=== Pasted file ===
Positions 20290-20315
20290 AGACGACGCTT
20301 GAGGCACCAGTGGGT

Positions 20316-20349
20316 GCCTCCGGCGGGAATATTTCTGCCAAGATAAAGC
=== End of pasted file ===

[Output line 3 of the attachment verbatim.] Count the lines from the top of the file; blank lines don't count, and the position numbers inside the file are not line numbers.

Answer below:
20301 GAGGCACCAGTGGGT